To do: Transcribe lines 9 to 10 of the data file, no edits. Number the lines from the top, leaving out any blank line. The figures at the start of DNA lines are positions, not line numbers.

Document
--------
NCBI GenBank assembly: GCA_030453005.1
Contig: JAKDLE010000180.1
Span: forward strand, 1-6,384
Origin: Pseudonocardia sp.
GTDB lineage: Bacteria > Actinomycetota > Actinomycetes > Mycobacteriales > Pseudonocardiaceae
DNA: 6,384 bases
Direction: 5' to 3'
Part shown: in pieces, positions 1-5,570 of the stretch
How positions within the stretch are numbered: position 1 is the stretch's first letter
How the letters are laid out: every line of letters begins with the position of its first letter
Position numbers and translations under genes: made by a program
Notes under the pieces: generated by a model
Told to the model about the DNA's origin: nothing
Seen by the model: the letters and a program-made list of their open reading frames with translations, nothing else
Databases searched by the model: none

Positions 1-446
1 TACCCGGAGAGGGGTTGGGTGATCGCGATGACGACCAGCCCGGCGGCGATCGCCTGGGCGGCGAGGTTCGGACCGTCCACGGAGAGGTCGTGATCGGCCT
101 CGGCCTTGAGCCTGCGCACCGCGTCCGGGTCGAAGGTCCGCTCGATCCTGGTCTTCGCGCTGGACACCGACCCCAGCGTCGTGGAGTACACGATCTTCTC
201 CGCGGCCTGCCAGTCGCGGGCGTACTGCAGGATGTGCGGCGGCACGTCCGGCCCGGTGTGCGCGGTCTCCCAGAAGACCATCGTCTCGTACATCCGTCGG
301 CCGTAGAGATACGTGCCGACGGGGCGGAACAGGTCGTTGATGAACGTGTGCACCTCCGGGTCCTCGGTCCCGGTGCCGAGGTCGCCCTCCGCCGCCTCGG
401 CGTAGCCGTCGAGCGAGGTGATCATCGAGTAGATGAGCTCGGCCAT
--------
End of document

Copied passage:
How positions within the stretch are numbered: position 1 is the stretch's first letter
How the letters are laid out: every line of letters begins with the position of its first letter